Queen to skirt around inheritance tax through loophole via Prince Charles
Royal finances: Expert discusses pandemics impact on income
When you subscribe we will use the information you provide to send you these newsletters.Sometimes they’ll include recommendations for other related newsletters or services we offer.Our Privacy Notice explains more about how we use your data, and your rights.You can unsubscribe at any time.
The Queen volunteered to pay both income tax and capital gains tax, according to the official royal website, royal.uk, back in 1992 even though she is not legally required to do so. Since 1993, her personal income has also been taxable, while she has always been subject to VAT and pays local rates on a voluntary basis. Prince Charles intends to pay taxes on the same basis when he inherits the throne, according to the official Government document called ‘Memorandum of Understanding on Royal Taxation’ from 2013.
However, that same document reveals the Queen will be able to avoid paying inheritance tax by passing assets to her eldest son, who is also her heir apparent.
The document explains: “In relation to assets which can properly be regarded as private, the arrangements provide that inheritance tax will not be paid on gifts or bequests from one sovereign to the next, but will be payable on gifts and bequests to anyone else.
“Tax will also not be payable on assets passing to the sovereign on the death of a consort of a former sovereign.
“The reasons for not taxing assets passing to the next sovereign are that private assets such as Sandringham and Balmoral have official as well as private use and that the monarchy as an institution needs sufficient private resources to enable it to continue to perform its traditional role in national life and to have a degree of financial independence from the Government of the day.”
The Queen was able to utilise this same loophole when the Queen Mother died in 2002.
The Guardian reported the Queen avoided paying more than £20million in inheritance tax in the aftermath of her mother’s death.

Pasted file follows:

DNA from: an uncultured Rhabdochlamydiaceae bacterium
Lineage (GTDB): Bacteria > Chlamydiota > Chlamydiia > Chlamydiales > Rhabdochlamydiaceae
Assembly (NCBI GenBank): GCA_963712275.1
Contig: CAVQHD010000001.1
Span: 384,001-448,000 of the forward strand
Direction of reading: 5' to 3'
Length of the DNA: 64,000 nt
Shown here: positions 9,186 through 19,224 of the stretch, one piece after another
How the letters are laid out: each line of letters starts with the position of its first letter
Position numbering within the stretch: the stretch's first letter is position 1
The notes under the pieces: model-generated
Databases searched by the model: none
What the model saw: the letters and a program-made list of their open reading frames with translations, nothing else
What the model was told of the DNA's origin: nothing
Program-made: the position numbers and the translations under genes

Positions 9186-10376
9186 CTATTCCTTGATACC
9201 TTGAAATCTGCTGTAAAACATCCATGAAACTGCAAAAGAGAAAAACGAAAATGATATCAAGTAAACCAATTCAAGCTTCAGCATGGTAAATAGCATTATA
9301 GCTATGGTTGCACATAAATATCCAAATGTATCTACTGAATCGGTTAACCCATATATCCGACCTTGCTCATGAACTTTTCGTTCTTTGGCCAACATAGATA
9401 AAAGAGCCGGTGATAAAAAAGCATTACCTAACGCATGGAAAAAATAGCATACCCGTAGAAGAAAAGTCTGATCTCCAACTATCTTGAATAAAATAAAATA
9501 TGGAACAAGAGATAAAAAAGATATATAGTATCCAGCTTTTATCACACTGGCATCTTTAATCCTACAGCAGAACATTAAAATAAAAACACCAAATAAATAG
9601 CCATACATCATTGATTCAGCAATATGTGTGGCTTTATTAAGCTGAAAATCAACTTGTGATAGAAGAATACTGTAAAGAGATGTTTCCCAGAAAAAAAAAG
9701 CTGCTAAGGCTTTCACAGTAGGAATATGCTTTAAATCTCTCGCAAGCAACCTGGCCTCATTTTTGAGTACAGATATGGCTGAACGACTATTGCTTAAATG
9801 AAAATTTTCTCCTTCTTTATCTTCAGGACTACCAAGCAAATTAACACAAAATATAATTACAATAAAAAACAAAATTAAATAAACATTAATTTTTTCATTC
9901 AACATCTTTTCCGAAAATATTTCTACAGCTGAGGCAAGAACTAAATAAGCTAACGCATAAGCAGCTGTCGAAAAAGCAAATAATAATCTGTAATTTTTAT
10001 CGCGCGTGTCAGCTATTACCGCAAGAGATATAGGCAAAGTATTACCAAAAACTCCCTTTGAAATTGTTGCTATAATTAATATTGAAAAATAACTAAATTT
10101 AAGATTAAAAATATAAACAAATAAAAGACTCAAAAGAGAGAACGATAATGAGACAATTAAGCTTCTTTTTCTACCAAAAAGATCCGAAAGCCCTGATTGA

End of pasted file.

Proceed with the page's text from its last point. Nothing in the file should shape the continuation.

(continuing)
The late Queen consort’s estate was estimated to be worth more than £50million, excluding her residences because they did not belong directly to her.
At the time, it would have been taxed at the standard rate of 40 percent, but the “sovereign to sovereign” clause meant the Queen did not pay any tax when receiving the estate.
The clause is meant to protect the sovereign’s wealth against erosion and allow the monarch to “live in a way commensurate with the dignity of a head of state”, according to the original 1993 explanation.
The updated version of this agreement, available on the Government website, explained: “Some assets are held by the Queen as sovereign rather than as a private individual.
“They are not sold to provide income or capital for the personal use of the Queen and pass from one sovereign to the next.
Andrew’s birthday party invitation ‘declined’ by Meghan and Harry [EXPLAINED]
Princess Diana’s hopes for Harry and William’s future unveiled [EXPOSED]
Fergie imitated by killer aide: ‘Could have been mistaken for sisters’ [INSIGHT]
“The official residences, the royal archives, the royal collection of paintings and other works of art and other assets held by the Queen in right of the Crown fall into this category.
“It would clearly be inappropriate for inheritance tax to be paid in respect of such assets.”
In contrast, Prince Harry and Prince William paid £6million in tax on their estate from Princess Diana.
The document also states: “The Prince of Wales is not legally liable to pay income tax on this income from the Duchy of Cornwall to which Crown exemption also applies (the Prince of Wales is otherwise subject to taxation in the normal way).”
Journalist David McClure suggested that this “sovereign to sovereign” loophole was key to the Royal Family’s survival, when former Prime Minister John Major drew up the tax reforms in 1993 under the new Memorandum of Understanding.
Writing in Town & Country, Mr McClure explained: “With estate tax later to rise to as high as 40 percent, this was a major concession in every sense.”
The Memorandum also claimed the loophole was in place to prevent royal assets “being salami-sliced away by capital taxations through generations”.
Source: Read Full Article